258L., pl. 13. L.R., pl. 114. 259L., 41, "Le Roi arrete le plan general en 1774, nouveau

260L., 77; pl. 16. L.R., pl. 117.

FIG. 136. Saltworks, first project-Saline de Chaux, plan.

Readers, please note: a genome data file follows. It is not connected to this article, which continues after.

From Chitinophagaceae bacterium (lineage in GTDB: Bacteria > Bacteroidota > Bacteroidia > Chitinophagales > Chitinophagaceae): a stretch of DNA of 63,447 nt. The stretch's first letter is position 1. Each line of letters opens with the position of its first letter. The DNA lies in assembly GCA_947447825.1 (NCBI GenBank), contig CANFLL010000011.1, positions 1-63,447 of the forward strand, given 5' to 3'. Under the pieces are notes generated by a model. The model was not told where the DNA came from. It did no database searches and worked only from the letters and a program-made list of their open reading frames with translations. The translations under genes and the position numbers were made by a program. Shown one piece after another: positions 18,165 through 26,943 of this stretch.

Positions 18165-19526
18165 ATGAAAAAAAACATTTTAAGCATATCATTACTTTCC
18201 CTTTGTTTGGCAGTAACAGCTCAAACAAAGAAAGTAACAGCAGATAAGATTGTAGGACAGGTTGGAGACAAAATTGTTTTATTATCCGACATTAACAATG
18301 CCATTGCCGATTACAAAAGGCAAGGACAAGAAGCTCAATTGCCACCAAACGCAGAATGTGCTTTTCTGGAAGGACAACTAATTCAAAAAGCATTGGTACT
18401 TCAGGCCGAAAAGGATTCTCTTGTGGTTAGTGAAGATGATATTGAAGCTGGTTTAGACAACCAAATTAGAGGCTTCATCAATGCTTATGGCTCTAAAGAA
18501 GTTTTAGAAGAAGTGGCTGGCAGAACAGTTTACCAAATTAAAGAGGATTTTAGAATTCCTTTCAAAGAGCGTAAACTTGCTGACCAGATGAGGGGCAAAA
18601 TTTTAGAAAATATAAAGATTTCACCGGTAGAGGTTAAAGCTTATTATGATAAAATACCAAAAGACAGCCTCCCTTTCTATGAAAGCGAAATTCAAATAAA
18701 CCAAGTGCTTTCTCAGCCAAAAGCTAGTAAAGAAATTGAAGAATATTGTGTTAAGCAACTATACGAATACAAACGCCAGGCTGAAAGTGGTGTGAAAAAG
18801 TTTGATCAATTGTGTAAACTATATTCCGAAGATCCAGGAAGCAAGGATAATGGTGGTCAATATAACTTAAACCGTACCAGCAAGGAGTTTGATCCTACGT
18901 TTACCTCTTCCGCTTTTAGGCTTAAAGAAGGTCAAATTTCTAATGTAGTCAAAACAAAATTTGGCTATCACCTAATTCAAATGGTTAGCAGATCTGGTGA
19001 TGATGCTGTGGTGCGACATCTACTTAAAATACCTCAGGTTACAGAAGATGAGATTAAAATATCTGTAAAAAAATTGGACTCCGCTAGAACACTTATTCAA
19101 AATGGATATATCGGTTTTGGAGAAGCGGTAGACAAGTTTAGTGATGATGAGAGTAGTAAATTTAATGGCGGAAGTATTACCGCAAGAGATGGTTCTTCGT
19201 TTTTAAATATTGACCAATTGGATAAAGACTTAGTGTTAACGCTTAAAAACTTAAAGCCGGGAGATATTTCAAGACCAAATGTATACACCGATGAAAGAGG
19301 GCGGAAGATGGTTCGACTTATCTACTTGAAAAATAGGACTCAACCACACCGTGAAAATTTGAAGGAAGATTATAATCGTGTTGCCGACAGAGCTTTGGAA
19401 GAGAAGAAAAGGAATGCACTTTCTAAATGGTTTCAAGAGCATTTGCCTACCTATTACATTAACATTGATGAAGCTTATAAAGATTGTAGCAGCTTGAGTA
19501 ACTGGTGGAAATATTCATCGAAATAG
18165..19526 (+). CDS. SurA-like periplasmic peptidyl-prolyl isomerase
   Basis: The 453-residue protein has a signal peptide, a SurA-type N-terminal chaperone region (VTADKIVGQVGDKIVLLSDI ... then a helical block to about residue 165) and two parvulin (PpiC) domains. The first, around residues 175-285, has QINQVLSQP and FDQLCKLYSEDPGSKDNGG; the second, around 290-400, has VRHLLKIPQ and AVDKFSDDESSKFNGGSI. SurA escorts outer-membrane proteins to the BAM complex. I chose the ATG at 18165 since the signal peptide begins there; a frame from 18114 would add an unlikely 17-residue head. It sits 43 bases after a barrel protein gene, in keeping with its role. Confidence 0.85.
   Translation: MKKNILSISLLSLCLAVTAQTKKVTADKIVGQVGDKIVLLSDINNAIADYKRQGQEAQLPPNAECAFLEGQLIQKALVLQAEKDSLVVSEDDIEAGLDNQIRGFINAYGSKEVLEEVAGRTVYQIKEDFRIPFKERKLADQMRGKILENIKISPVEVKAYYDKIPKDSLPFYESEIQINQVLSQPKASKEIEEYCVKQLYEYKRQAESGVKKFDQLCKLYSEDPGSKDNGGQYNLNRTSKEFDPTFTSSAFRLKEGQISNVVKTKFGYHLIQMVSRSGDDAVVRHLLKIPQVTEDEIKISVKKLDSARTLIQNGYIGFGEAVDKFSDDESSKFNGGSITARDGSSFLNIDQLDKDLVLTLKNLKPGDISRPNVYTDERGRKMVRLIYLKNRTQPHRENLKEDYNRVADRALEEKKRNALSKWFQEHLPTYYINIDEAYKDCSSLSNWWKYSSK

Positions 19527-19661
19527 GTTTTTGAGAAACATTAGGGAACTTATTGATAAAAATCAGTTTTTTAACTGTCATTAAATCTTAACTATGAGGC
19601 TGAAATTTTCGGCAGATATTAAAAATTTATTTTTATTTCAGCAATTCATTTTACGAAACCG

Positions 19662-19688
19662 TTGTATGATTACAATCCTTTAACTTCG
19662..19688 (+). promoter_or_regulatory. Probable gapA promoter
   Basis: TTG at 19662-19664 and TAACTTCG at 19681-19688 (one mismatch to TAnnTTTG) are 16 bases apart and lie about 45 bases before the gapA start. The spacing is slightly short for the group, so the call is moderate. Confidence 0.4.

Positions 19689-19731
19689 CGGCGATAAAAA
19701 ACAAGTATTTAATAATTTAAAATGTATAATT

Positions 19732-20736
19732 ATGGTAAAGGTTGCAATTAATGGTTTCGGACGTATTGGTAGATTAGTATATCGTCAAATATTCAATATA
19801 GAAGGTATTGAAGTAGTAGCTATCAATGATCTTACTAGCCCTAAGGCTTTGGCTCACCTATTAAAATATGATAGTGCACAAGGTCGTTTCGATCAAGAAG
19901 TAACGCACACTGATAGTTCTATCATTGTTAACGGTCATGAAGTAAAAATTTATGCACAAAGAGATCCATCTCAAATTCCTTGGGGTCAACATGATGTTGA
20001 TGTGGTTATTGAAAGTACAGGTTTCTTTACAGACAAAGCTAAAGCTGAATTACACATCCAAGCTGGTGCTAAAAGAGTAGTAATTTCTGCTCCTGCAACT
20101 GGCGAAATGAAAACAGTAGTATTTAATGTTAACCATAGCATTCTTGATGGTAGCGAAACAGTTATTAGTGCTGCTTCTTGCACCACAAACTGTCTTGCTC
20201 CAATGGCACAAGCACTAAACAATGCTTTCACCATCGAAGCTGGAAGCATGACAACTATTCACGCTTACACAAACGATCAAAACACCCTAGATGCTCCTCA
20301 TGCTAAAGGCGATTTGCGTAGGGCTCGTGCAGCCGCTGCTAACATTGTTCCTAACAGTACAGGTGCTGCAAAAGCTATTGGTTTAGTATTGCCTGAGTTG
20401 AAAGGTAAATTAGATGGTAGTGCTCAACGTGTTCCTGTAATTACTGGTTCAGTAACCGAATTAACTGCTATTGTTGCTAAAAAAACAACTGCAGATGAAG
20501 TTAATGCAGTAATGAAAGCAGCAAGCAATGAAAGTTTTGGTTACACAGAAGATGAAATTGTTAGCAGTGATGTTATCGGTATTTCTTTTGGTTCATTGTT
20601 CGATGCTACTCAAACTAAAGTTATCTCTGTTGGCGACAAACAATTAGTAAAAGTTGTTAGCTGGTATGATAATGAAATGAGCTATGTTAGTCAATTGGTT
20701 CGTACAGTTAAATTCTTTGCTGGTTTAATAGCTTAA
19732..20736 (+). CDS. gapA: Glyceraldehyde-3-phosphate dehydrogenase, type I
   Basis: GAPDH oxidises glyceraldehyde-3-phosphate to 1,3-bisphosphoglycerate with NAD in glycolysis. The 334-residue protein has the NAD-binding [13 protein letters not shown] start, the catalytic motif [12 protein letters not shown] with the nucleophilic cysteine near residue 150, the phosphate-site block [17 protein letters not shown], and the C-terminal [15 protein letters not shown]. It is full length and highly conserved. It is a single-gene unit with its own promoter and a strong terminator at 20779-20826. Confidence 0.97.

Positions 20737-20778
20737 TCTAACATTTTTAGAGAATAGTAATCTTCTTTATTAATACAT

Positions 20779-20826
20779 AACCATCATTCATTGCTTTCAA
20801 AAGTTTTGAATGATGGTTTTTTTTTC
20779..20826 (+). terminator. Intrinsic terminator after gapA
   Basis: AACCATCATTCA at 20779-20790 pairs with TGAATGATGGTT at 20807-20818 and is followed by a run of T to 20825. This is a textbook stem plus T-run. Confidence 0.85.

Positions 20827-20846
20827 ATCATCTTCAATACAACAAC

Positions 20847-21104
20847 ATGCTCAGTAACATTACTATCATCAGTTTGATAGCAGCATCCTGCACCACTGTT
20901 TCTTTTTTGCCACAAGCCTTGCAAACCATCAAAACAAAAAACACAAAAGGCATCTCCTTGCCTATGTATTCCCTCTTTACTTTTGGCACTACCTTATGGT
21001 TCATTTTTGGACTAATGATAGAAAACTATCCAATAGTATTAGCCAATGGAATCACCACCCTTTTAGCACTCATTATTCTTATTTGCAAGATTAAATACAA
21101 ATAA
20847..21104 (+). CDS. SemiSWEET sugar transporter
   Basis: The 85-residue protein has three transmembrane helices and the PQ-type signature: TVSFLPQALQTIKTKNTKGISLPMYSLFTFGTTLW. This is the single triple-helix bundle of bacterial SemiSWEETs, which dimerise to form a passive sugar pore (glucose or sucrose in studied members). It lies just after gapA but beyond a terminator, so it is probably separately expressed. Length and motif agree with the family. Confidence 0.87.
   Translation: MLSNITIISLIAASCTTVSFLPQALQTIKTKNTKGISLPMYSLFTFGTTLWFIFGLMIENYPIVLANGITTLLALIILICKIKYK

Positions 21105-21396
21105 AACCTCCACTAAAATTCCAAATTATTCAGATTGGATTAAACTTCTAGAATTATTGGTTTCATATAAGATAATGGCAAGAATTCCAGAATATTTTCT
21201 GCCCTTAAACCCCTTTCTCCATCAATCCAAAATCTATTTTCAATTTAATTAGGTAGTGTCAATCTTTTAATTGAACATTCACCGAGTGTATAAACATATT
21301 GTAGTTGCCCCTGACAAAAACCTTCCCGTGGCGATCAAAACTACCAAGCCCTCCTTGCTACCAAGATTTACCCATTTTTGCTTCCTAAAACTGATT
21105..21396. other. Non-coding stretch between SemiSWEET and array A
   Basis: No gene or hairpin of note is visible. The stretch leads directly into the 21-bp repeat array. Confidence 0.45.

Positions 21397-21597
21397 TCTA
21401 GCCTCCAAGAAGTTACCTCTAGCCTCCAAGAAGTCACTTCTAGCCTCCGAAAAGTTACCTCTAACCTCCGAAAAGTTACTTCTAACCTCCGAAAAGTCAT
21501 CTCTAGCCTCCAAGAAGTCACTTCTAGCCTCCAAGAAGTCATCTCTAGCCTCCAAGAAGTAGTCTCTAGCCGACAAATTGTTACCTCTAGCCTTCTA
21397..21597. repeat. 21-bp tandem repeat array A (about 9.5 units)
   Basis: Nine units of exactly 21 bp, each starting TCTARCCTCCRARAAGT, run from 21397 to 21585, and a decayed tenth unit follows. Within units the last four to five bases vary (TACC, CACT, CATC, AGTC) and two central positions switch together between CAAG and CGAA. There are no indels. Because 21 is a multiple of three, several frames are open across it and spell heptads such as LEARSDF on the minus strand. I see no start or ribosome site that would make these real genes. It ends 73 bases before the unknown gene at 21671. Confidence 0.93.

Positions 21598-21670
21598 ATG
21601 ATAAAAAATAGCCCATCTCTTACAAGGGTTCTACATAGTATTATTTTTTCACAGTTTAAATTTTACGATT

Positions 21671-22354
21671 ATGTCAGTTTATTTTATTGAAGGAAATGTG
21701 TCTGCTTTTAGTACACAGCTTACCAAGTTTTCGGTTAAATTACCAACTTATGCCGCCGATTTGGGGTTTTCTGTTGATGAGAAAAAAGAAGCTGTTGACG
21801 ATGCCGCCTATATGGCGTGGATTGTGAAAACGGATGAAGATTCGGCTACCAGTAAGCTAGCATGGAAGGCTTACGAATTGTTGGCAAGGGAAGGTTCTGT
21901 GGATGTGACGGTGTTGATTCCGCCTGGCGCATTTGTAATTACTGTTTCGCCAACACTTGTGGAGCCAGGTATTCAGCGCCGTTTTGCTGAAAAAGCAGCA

" 67. amuse ses loisirs. 65. in the soil. 266 and that he wanted to avoid the risk of the living quarters and the fur- 266 L. Saltworks.VOL. c'est pour cultiver un champ productif qui remplit les intervalles du travail. PT. 137. and not a mere dreamer as might be thought by those who do not fathom his depths. elevation. "On avoit concu ce projet avant de connaitre la carte du pays. 42. "La connoissance des lieux change les premieres dispositions. 139." his text he declares that he conceived the first project without knowledge of the site. 3. FIG. 138. Factory-Atelier destine a la fabrication des sels. first project. 1952] CLAUDE-NICHOLAS LEDOUX 511 FIG. FIG. What reasons may he have had for passing from the first to the second project? Had Ledoux only the practical in mind? In traites cheries." . Gateway of Chaux-Porte de la Saline.